Ever heard of a lame duck? The one that quacks along yet doesn’t get a whole lot done? Well, the current Albuquerque City Council was a bit like a flock of lame ducks as they waded through city business at the Nov. 15 meeting. The council flock did get some things done, but duck watchers could sense some ruffled feathers.

Quack Quack

The recent election booted two incumbents and left two seats up in the air waiting for a Dec. 7 run-off election. Council President Cynthia Borrego lost to Republican Dan Lewis, who held the seat before Borrego. Councilor Lan Sena was given her walking papers by conservative Democrat and former cop Louie Sanchez. The other two seats will see a District 7 run-off between Democrat Tammy Fiebelkorn and Republican Lori Lee Robertson. District 9 will see Democrat Robert C. Grilley Jr. and Republican Rene Grout compete for the seat. This will change the dynamics at the table, for sure.

Booze or No Booze

Los Altos Park is starting a multi-million dollar renovation that will eventually add more ball fields, a BMX pump track, horseshoe courts, a new dog park and a promenade. The idea is to make the 33-acre park more attractive for residents and for softball tournaments. Mayor Tim Keller would like to add alcohol sales. The park would be one of a few city parks where alcohol is permissible, although alcohol is allowed at other parks for special events. Outgoing Councilor Diane Gibson put up a good fight to keep the park dry, but councilors deferred the bill. Councilor Peña said she wanted more information from sports organizers and other stakeholders before making a decision. She said large events often serve alcohol, and she doesn’t want to see all this money being put into the park to bring in softball tournaments and not be able to utilize it in the manner it is intended to be used. The measure will more than likely pass at the next meeting. Until then, cheers! 

118th Street Blues

No reason to be afraid of the boogeyman, Santolina. Councilor Klarissa Peña had to battle to get a resolution passed to encourage the state Department of Transportation to establish improvements along 118th Street from Ladera to Senator Dennis Chavez Boulevard along with interchange improvements at I-40 and 118th St. And to form a partnership with Bernalillo County to develop 118th Street.

Councilors Isaac Benton and Diane Gibson sounded a bit like curmudgeons when they cast shade on the resolution, saying this was a lot to digest and a big move for the city.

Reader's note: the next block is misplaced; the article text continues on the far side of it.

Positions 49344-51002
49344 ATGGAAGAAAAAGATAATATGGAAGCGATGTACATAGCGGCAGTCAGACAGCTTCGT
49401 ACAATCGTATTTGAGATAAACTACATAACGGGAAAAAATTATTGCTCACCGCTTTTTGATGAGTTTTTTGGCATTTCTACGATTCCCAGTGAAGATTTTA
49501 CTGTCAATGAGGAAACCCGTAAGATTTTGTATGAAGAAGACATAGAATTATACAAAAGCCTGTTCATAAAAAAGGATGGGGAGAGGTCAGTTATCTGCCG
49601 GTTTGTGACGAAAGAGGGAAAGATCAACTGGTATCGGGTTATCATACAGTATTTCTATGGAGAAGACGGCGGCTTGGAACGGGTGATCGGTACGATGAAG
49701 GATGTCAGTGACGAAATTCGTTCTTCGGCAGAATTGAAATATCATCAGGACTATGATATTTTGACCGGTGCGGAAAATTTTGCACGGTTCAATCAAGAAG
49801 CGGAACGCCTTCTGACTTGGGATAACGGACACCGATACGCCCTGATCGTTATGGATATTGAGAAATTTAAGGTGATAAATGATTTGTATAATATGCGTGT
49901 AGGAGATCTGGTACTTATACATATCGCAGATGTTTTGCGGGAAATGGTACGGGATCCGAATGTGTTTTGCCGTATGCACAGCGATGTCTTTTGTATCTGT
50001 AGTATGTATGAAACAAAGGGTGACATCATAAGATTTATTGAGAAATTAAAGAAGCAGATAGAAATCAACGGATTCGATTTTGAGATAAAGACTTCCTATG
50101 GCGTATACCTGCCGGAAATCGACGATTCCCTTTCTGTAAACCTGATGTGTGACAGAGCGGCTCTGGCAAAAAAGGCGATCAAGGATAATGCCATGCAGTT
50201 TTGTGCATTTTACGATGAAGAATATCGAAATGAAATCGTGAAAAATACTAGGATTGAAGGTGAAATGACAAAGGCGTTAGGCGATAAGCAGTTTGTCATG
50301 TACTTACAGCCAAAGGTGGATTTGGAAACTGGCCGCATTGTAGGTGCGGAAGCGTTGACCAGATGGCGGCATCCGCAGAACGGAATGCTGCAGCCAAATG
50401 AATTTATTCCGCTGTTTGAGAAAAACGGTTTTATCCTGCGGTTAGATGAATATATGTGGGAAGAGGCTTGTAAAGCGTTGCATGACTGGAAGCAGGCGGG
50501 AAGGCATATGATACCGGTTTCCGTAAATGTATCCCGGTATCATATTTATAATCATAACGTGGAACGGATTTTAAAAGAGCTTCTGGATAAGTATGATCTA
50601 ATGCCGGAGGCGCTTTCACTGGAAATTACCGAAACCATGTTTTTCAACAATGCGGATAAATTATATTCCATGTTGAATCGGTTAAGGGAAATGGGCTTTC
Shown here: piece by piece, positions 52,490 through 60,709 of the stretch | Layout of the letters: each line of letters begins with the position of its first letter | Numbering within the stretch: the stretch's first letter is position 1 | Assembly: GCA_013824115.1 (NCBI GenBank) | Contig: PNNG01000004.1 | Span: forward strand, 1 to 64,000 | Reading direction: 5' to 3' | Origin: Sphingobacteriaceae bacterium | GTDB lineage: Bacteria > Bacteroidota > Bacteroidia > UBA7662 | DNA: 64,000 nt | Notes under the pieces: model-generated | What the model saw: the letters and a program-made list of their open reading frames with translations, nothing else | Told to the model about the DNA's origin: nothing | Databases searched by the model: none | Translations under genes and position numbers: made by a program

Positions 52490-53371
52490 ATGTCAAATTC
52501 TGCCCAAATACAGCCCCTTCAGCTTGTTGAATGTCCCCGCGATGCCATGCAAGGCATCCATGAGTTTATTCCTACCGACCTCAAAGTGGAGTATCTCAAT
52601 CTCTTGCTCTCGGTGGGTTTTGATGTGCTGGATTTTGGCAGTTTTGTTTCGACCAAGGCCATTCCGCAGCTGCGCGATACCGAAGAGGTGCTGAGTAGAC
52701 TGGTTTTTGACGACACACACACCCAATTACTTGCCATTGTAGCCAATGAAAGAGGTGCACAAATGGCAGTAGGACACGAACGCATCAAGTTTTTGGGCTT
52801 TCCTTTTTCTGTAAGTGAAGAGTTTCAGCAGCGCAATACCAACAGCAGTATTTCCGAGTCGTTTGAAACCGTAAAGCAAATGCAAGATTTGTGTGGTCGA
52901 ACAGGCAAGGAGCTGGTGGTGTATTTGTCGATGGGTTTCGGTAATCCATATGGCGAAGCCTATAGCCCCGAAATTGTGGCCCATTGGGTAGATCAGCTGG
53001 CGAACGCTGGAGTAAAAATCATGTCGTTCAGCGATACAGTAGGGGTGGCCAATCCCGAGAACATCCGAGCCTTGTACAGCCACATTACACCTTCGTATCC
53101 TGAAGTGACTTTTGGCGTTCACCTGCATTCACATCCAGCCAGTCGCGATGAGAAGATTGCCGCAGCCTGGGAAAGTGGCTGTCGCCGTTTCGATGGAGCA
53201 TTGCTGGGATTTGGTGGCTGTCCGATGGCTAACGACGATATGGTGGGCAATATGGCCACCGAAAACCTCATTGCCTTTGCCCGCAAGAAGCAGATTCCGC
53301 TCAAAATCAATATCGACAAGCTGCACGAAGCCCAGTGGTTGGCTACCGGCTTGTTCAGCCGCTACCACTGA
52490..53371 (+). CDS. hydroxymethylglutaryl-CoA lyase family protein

Benton was especially grumpy about the idea and said the majority of this project is in the county and was not a citywide priority, so he tried to amend it to only be a priority of council Districts 1 and 3. He said this will encourage unhindered Westside growth, “You build it and they will come, and what will they build, we don’t know.”

Peña countered eloquently saying that she respected her colleagues’ opposing views. “It is unfortunate that Santolina is being used as the boogeyman,” she said. “We have the opportunity to do this right.” She also pointed out that now is the time to identify major infrastructure projects with the national infrastructure bill passing and freeing up lots of money. Santolina is a development on the southwest mesa that could, if fully built out, house a 95,000-person development and use more than 10 million gallons of water a day.

The measure passed on a 5 to 4 vote with Councilors Benton, Gibson, Davis and Jones being the naysayers.

Big Legal Settlements

Accidents on city sidewalks, clashes with cops, crashes with city buses and even an Inspection of Public Records Act settlement are some of the items on two litigation reports. The two reports were tucked in the Consent Agenda, which means a whole bunch of items that get passed without discussion. The two reports covered Jan.1 to June 30. Here is a sampling of what the city paid out: $3,200 for the IPRA violation; $650,000 for a wrongful death of a child being hit by a car while crossing the street; $50,000 for a crash between a bicycle rider and a city bus; $40,000 for a motor vehicle accident with a police car; $75,000 for a city bus versus pedestrian crash; $725,000 for another city bus and car crash that resulted in death; $18,000 for a bicycle accident on a city sidewalk; $90,000 for a car crash with a police car; $10,000 for a civil rights violation by police; $75,000 for an assault by a police officer and $17,500 for another car crash with a police car. These are some of the cases that settled. The reports also list the cases that were dismissed.

New Board Appointees

Some civic-minded folks got appointed or reappointed to some of the city’s boards and commissions: Jesse Payne Jr. and Jeremy Holder to the Veterans and Military Affairs Advisory Board; Julie Radoslovich to the Metropolitan Parks and Recreation Advisory Board; Camilla Feibelman to the Water Protection Advisory Board; Emilie De Angelis and Woody Duncan to the Arts Board and Jana Lynne Pfeiffer to the Environmental Planning Commission.

The next meeting of the City Council is set for a Zoom meeting at 3pm, Monday Dec. 6. Watch it at GOV-TV at cabq.gov or on Comcast Cable Channel 16 or on the city’s YouTube channel.

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